Opinion: Culture Is a Matter of 'Show, Don't Tell'

AP Photo/David Zalubowski

I mentioned in my piece Wednesday night the Instapundit entry by Ed Driscoll, an editor at RedState sister platform, PJ Media. His “News You Can Use” was well-named; I used his trivia about Hattie McDaniel there, but another news bit also caught my attention.

Driscoll shared a vignette from a post published at Ricochet.com, that recalls Disney+ removed an episode of “The Simpsons” last year that involves Michael Jackson — when, as blogger Tom Garrett notes, the streaming platform advertised all complete seasons would be available.

Garrett wrote:

Most interestingly, producer James L. Brooks said of the controversy: “I’m against book burning of any kind. But this is our book, and we’re allowed to take out a chapter.”

I’m not here to defend Michael Jackson. I use this example to point out that even content that is considered substantively “permissible” may be deleted from existence because of an association. I also get pretty nervous when someone unironically says, “I’m against book burning, but . . . “

Which brings me to my topic.  I’d argue that the events of the past few weeks and months, from Wuhan coronavirus quarantines to calls by some on the Left to abolish police departments, have – unquestionably – left many of us on the Right nervous, too. But it’s not just the roller coaster of politics I’m talking about. Deep down, there’s a feeling that the culture is rapidly devolving out of our reach. People are asking: how can I begin to navigate a place I don’t recognize anymore? Or as a Twitter follower asked this week: “Where do we even start with that though? They’ve won the culture war. They control just about every aspect of it. Conservative Hollywood is quiet. Video game industry is liberal. Same with television. Silicon Valley….etc etc… We can’t even get a foothold.”

It’s a question that caught me off guard. Has the Left won the culture war? Is Hollywood completely the domain of progressive messaging? Have conservatives lost? 

I don’t (and can’t) believe that we have. The tweet the follower replied to was the kind I normally don’t put out in the Twitters world: an open-letter subtweet.

I wrote: “I chose to write an upbeat story today, and I’ve gotten more virulent, negative comments on it than *any* other story I’ve written for RedState. It just means there’s more work to do.

Then: “Despite what you may have been told, conservatives can’t win over the long term with only political arguments. We have to reach people where they are, and that means talking about culture.”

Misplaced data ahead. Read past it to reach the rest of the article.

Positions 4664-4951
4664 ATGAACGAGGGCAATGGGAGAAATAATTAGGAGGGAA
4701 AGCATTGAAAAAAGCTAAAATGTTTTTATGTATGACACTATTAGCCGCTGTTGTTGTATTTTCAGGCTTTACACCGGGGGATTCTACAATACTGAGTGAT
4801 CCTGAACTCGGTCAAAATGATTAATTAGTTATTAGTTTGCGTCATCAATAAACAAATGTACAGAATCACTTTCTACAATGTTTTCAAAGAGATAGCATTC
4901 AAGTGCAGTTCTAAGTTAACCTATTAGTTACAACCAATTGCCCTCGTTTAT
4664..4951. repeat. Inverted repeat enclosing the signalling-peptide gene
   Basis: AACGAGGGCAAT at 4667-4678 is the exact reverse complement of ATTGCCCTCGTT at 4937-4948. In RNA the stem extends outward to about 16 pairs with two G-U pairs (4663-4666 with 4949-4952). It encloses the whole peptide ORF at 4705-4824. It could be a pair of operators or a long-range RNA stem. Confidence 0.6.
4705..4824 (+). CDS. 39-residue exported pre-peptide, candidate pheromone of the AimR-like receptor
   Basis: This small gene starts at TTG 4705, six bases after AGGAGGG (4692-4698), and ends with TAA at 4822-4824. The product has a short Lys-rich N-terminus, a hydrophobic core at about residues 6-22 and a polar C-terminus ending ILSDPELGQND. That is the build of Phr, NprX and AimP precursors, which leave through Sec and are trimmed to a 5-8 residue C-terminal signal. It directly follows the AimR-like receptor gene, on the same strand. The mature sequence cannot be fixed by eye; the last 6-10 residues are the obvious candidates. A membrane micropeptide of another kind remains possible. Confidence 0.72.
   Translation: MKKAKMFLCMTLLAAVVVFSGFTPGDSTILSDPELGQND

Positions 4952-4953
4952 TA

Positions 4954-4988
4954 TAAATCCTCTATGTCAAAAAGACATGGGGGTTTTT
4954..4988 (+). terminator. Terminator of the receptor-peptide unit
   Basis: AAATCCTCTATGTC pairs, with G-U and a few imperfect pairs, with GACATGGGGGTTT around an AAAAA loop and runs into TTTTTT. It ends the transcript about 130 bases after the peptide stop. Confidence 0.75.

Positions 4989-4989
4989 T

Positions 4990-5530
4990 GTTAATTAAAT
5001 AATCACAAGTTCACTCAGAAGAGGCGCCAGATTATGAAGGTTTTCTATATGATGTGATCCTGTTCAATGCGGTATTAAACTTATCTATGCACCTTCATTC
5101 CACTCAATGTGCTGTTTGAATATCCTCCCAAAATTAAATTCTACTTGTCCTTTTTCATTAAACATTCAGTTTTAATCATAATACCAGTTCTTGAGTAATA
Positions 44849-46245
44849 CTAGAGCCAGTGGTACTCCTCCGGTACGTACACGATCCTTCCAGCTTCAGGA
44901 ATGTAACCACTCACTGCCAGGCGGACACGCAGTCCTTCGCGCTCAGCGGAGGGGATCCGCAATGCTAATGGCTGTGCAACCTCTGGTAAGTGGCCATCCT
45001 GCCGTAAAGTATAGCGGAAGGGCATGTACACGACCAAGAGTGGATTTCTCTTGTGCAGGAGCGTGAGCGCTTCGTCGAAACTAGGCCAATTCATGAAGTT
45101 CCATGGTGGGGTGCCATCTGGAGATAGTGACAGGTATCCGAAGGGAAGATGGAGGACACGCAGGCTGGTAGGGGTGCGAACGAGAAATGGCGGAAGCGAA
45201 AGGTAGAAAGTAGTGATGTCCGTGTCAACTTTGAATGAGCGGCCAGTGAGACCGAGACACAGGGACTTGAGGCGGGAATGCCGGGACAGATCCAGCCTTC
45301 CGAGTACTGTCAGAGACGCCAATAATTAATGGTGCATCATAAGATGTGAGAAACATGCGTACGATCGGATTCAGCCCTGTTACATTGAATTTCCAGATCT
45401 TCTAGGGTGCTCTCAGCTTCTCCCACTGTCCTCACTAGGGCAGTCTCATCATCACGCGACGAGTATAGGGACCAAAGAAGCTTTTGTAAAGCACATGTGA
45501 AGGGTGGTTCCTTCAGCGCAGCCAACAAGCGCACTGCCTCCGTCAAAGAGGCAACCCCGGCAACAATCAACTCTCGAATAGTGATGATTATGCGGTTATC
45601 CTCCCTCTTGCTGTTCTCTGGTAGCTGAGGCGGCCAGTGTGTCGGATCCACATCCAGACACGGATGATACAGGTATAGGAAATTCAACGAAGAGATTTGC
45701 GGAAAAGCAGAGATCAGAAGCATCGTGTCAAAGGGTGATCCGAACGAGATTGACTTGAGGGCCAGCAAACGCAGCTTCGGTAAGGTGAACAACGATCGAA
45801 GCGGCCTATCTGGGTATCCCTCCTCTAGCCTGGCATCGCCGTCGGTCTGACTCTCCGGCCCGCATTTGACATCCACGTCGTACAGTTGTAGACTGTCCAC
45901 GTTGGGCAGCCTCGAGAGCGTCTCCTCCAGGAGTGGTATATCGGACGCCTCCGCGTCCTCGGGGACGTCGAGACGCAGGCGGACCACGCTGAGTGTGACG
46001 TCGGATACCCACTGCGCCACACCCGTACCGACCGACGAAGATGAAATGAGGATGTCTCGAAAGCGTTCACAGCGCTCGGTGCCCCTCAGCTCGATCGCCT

It was something I felt I had to say, after I wrote a completely non-political, inspirational piece about Antonio Gwynn Jr., a young man making life better for his community — just because it was the right thing to do. It was the thing his late mother and the others in his life taught him to do.

Some of the reactions were less than positive. And not just from progressives.

You’ll hear people talking about “winning the culture war.” That’s fine. But when most people talk about culture, it isn’t just about the Second Amendment, abortion, or popular entertainment like movies and television and books — though it is about that, too. What I’m suggesting is another way to loosen the Left’s grip. It could be as simple as  re-taking the meanings of words, like “community.” “And as ye would that men should do to you, do ye also to them likewise.” Luke 6:31

Antonio knows what the word means to him, and he’s not fighting the culture war. Do you see what I mean?

So, while every tv network – even local Fox affiliates – drop their regularly-scheduled programming to air the latest George Floyd memorial service. Or we see parts of American cities taken over and renamed as “autonomous zones.”We can’t let our courage falter.  And we can’t cancel Batman. This is our culture, American culture, that’s our birthright. What we need to do is to dive down deep and reflect examples of Americans acting like Americans know how to act. People like Antonio in Buffalo. It’s like the lesson we all learned back in English composition class, “Show, don’t tell.”

h/t: @Beregond